The “unsinkable” Titanic struck an iceberg in the North Atlantic on April 14, 1912, and went down with a loss of more than 1,500 lives. Through the years, the disaster has spawned endless analysis and theories. Here, author Raff Rafferty presents his intriguing thoughts on how the outcome might have been changed.
Rafferty, an electrical engineer for more than 30 years, worked on secret U.S. space and defense projects throughout his career. Over the years, he formulated the ideas on which the book is based. The author devotes the narrative’s first half to the facts of the case, which will be familiar to many, although he manages to keep it interesting. With the facts laid out, he then presents his ideas on how disaster could have been averted.
Rafferty notes that three factors influenced the sinking: inflow pressure (the physical pressure of the water entering the ship); head of water (the depth of the hole below the water’s surface); and the size of the hole. He posits that there were numerous actions Titanic Capt. Edward Smith could have taken to save the ship. Reversing the engines, for example, would have lifted the ship’s nose and reduced the inflow pressure; plugging every hole in the ship with mattresses and tarps would have reduced the water taken on. Emptying the ship’s swimming pool would have lightened the load. Ordering crew members back below deck to get all available boilers working could have increased the ship’s speed, and so on.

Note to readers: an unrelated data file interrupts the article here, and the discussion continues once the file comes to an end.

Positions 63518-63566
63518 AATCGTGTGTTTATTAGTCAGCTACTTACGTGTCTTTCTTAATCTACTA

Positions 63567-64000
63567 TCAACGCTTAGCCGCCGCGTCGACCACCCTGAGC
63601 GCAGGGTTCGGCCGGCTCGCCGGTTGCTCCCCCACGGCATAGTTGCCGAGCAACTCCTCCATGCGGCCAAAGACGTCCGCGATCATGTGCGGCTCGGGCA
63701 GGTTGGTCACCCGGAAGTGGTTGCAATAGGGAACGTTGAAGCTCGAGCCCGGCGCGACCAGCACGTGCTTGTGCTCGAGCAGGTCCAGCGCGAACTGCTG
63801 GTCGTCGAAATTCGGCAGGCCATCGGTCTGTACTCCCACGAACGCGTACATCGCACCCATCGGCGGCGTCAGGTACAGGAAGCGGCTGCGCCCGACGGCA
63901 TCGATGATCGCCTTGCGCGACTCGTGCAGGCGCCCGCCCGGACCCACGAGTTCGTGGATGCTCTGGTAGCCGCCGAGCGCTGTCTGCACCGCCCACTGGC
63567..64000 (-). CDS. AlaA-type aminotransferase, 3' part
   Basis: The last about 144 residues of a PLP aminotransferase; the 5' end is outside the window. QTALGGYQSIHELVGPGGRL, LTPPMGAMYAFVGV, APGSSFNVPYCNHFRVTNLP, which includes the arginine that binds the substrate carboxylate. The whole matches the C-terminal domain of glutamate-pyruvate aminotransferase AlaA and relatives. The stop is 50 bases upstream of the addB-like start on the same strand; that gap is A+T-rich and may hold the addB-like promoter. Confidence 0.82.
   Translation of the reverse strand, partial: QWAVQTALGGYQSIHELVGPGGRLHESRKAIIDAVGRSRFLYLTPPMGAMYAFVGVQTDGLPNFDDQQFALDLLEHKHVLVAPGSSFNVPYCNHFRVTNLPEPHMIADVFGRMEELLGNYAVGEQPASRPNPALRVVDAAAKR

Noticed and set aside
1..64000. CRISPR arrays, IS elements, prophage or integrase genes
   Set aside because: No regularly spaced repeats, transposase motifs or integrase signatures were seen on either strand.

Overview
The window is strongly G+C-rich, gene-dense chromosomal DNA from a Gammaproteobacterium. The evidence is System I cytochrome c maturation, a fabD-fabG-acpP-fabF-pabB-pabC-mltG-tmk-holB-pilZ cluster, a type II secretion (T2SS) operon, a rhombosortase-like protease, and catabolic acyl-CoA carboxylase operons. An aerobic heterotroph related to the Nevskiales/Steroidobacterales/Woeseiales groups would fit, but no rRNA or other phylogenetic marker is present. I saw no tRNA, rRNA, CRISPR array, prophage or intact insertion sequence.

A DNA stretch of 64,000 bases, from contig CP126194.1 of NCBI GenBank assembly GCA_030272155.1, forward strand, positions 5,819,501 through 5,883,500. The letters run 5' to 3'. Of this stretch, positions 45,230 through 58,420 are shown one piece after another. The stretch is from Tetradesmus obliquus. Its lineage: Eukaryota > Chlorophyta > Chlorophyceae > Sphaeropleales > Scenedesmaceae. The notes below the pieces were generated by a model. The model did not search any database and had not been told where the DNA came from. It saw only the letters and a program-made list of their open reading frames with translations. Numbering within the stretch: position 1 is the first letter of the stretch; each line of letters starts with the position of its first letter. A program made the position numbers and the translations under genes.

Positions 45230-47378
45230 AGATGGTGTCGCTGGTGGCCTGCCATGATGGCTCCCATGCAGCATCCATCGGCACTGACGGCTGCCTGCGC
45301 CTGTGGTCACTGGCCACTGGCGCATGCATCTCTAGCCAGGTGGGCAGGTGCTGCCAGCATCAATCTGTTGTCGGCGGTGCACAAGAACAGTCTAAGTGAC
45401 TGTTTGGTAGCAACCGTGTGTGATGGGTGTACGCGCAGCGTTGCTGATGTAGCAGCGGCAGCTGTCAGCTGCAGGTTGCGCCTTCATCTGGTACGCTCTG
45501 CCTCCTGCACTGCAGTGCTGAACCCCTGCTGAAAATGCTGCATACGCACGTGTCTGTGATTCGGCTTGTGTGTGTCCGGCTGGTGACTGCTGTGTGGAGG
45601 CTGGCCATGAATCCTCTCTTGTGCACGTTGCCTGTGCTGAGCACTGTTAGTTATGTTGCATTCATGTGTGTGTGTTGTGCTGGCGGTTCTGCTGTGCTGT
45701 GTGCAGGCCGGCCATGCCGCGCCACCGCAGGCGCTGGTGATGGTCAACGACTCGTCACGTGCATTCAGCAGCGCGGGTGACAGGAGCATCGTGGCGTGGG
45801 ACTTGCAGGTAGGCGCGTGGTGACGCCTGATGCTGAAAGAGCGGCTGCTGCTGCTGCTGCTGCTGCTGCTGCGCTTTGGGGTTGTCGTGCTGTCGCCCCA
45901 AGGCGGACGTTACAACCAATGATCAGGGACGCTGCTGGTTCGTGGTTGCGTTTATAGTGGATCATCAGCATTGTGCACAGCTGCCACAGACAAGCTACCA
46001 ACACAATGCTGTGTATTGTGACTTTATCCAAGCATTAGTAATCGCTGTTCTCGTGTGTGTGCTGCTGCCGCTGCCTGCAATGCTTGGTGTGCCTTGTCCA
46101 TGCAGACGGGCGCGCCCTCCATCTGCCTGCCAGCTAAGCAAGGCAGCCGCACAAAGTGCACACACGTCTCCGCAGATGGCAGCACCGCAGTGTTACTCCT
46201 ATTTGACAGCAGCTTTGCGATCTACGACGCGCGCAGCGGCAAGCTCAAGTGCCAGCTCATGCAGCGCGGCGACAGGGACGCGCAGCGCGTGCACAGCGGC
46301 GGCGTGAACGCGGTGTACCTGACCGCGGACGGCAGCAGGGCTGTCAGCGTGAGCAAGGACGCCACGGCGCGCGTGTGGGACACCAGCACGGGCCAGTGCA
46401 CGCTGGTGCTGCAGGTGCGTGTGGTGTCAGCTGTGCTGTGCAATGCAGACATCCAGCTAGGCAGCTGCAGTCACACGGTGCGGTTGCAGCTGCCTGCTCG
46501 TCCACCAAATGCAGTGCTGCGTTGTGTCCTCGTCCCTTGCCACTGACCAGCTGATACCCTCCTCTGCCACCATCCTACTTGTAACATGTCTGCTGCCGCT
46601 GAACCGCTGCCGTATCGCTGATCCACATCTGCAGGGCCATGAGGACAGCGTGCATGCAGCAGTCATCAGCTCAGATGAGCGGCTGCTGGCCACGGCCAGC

These are intriguing notions, and Rafferty bolsters his argument with the story of the Arizona, a passenger ship that struck an iceberg in 1879. The captain put the ship in reverse to reduce pressure on the damaged hull, and was able to make it back to port.
Clear, concise and interesting, the book gives hard-core Titanic buffs something to ponder, and even those with a casual interest in the Titanic should find this short volume to their liking.
Also available in hardcover and ebook.